5. From where I sit and see and listen, I am hearing a lot of discussion on these very issues. Most schools encourage open and inclusive spaces for all. School curriculum has been revised and the Indigenous story is now part of our education, from K -12 and even post-secondary, but it is just the story, and not shared intergenerational cultural knowledge and practices. We can do more work to include our diverse cultures and the way people learn. For example, my school has an excellent program that allows students who have fallen behind, often for cultural reasons, to tackle their unfinished units the next semester.  This stops the cycle of fail-and-repeat, but unfortunately, this program is in serious danger of being un-funded.  

6. I see that rural Manitoba enjoys a very personalized system of support as our population ages and moves in “off of the farm”.  Our seniors are not anonymous and they are not warehoused. But an aging population will require more support for independent living and more imaginative community care options, as even the volunteer base is aging. We need local, cooperative health care models, where communities have a say in what they need. Health services are already centralized for more complex diagnostics and there is rotating emergency services between communities, but we must ensure no reduction in these services. And because we do have to travel for critical care, lowering the carbon footprint of transportation must become a priority.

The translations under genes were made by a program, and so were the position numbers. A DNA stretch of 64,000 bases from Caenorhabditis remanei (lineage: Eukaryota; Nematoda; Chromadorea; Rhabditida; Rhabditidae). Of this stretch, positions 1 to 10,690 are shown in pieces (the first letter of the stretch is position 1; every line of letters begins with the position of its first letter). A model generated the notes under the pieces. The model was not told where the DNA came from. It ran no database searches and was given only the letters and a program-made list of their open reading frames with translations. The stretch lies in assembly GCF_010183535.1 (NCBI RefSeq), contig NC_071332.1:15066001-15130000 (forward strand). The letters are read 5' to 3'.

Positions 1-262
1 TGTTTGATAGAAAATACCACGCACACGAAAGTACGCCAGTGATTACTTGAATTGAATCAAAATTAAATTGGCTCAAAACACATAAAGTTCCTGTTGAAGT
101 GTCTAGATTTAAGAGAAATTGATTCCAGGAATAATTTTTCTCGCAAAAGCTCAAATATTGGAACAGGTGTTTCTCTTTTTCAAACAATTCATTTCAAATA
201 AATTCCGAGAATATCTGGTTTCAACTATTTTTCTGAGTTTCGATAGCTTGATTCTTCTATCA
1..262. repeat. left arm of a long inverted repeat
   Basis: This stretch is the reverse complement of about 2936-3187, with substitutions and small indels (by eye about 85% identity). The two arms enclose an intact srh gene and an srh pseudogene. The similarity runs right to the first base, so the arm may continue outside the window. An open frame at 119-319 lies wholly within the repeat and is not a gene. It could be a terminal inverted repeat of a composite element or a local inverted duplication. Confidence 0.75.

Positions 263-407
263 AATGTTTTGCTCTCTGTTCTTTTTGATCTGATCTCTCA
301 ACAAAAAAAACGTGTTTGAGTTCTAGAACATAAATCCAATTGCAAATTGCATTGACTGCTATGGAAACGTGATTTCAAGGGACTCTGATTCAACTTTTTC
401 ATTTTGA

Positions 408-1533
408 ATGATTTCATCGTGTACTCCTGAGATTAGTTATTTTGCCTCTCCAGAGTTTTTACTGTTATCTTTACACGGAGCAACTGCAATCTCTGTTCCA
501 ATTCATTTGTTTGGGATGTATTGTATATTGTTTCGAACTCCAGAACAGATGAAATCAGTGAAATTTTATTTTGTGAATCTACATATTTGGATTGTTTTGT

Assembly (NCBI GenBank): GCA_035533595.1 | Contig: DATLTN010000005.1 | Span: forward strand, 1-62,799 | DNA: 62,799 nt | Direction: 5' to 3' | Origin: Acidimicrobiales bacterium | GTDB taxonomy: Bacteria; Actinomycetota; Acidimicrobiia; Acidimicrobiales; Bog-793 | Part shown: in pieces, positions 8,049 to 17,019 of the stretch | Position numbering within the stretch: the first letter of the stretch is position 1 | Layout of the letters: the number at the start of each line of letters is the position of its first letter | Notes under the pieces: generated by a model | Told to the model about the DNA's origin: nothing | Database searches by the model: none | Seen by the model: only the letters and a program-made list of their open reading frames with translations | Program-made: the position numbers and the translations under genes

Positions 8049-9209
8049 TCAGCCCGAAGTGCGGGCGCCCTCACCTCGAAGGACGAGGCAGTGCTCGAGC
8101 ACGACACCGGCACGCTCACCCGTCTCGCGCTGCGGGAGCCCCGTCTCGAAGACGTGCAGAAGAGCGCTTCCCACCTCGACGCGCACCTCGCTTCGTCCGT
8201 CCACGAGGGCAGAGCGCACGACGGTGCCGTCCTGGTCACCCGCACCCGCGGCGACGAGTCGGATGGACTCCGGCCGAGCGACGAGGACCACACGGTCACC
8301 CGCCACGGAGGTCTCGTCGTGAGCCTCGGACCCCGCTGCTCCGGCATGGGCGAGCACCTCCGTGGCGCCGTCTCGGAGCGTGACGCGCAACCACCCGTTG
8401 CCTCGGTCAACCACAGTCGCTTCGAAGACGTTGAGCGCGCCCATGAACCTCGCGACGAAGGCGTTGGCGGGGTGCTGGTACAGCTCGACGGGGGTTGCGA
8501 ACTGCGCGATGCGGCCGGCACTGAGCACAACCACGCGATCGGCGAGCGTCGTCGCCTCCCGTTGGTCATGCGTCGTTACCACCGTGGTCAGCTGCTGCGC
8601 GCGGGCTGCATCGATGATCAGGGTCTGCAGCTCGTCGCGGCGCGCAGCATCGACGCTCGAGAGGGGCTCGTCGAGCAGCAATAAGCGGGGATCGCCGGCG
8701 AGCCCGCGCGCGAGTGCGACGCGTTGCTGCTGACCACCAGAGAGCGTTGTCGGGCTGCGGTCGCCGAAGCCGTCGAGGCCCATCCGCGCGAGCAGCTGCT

7. I think we have to redefine what “development” is. Our cities are bursting at the seams, our smaller rural communities are shrinking and all the while there are people who dream of a little piece of land, but there is nothing to buy. In my area, there have been beautiful bits of wooded hillsides and riparian bush cleared for another bushel or two.In my vision of rural Manitoba, these “marginal lands” could be re-zoned for settlement, but our land use regulations and tax incentives still encourage the clearing of land for commodity farming, as if it was still 1870. 

8. The province works for all of the people of Manitoba, so we must consider the needs of everyone. Middle-class families need affordable and flexible child care.  The working poor need support for dental, vision, medicine and preventative health. These so-called “extras” are actually essentials, but are out-of-reach for minimum wage earners. Governments used to cooperate on affordable housing options, but the belief that private investors would become investors and providers has not happened. People need homes. And for those who rely on government assistance,we have a Basic Income Plan that does not stigmatize and penalize people, but encourages them to work and break the cycle of poverty.